Approach 3: Using 2-D Dynamic Programming

The idea behind this approach is as follows. Suppose we can find out the number of times a particular sum, say ‘sum_i’ is possible up to a specific index, say ‘i’ in the given array. We can now determine the number of times the sum, sum_i + nums[i], and sum_i - nums[i] can occur easily using the previous result. Let’s understand this approach clearly in steps: 

Step1: Make a 2-D DP array where,

  • Row refers to the size of the array,
  • The column refers to the sums we can achieve upto that index.
  • In this array on each cell, we will be storing the number of ways possible to achieve that sum.

 

Step 2: Now, when the size of the array is 0, and the sum we want to achieve is zero, the number of ways for it will be 1. So just put dp[0][0] = 1.

 

Step 3: Now, for each array element, the sums possible upto that index will be:- 

  • The sums possible upto the previous index + current array element 
  • The sums possible upto the previous index - current array element 

 

Step 4: Keep filling this array until the size of the array becomes ‘N’.

Step 5: After these 4 steps, you will have your answer placed at dp[N][target].

Now I’ve discussed all the steps. Please try to code it on your own only then you will be able to rock in your interviews.

 

C++ Solution

#include <bits/stdc++.h>
using namespace std;

int findTarget(vector < int > & nums, int target) {

    // Dp vector to store results
    vector < unordered_map < int, int >> dp(nums.size() + 1);

    // Zero sized array having target as 0
    dp[0][0] = 1;

    // Traversing the nums vector
    for (int i = 0; i < nums.size(); i++) {

        // Traversing the unordered map of previous index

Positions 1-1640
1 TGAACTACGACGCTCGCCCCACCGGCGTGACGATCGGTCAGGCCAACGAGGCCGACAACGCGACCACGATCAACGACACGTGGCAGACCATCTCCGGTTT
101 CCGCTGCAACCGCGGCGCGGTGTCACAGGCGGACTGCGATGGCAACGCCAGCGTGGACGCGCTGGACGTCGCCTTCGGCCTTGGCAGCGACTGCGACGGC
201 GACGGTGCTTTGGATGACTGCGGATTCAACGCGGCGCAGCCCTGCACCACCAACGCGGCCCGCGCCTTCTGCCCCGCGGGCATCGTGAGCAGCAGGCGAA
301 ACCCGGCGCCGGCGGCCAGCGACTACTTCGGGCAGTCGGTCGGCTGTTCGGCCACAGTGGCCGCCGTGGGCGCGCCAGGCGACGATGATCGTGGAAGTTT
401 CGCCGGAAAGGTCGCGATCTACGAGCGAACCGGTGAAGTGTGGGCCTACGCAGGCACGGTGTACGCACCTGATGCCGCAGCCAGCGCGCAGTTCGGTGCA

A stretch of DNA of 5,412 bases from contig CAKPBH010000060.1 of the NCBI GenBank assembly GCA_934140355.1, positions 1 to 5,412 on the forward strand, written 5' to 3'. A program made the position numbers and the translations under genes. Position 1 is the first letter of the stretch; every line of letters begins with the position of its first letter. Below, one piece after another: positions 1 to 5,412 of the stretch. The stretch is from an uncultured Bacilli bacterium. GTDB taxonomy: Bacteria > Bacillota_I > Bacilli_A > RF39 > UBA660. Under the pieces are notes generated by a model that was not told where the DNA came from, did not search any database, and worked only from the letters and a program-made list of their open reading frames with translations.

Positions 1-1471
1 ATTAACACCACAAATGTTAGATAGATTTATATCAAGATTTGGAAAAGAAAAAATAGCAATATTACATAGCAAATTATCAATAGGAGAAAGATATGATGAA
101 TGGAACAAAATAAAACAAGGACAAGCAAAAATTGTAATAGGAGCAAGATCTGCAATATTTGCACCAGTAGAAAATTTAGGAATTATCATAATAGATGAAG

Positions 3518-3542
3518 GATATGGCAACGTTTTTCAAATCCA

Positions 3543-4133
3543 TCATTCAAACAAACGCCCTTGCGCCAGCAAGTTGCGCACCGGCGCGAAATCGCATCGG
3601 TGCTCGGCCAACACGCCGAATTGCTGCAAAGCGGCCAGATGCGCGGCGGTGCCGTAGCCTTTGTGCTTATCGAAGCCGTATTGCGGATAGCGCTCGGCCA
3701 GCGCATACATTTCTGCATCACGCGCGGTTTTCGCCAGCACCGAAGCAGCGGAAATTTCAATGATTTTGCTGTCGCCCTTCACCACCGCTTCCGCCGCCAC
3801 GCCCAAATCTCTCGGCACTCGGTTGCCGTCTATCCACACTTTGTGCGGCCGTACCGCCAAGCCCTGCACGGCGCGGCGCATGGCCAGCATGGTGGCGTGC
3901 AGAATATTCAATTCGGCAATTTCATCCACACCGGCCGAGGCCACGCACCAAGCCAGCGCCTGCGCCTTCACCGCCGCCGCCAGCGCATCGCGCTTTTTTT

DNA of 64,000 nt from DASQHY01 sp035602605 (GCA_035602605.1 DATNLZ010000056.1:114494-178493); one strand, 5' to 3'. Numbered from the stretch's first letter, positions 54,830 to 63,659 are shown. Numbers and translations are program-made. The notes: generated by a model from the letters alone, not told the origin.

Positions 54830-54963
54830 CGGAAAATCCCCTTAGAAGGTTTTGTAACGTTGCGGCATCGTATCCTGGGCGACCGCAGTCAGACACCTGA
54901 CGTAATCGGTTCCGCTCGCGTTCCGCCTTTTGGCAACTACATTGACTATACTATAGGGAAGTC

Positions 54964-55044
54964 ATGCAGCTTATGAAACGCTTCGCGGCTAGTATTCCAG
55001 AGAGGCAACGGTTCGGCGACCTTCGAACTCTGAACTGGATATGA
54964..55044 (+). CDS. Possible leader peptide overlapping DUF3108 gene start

for (auto j: dp[i]) {

            // Putting the sums possible for current index
            dp[i + 1][j.first + nums[i]] = dp[i + 1][j.first + nums[i]] + j.second;
            dp[i + 1][j.first - nums[i]] = dp[i + 1][j.first - nums[i]] + j.second;
        }
    }

    // Returning our answer
    return dp[nums.size()][target];
}

int main() {
    int n;
    cin >> n;

    vector < int > nums;
    for (int i = 0; i < n; i++) {
        int elem;
        cin >> elem;
        nums.push_back(elem);
    }

    int target;
    cin >> target;

    // Callling the function
    int ans = findTarget(nums, target);
    cout << ans;

    return 0;
}
Input: 
5
1 1 1 1 1
3

Output: 
5

Complexity Analysis

Time Complexity: O(T * N), where ‘N’ refers to the size of the array and ‘T’ refers to the sum of the array. The memo of size (T * N) has been filled only once; that’s why we have obtained this time complexity which is quite better than the previous approach.

Space Complexity: O(T * N) because the memo array contains (T * N) elements.

Approach 4: Using 1-D Dynamic Programming

In the previous approach, we have used 2-D Dp in order to solve this problem, but there is one more optimized approach where we can reduce space complexity. So let’s discuss this approach now:

We will be using unordered maps here, and in unordered_map, the key value will signify the sum possible up to that current index, and the value will signify the number of ways to achieve that sum or target. It’s almost the same as Approach 3; the only difference is that since we need sums of the previous index only to fill the current index, there is no need to store results of all elements other than the previous. You will get a better idea after going through the below steps:-

Step 1. Take two unordered maps. One will store the sums possible up to the current index, and the other one will store the sums possible upto the previous index.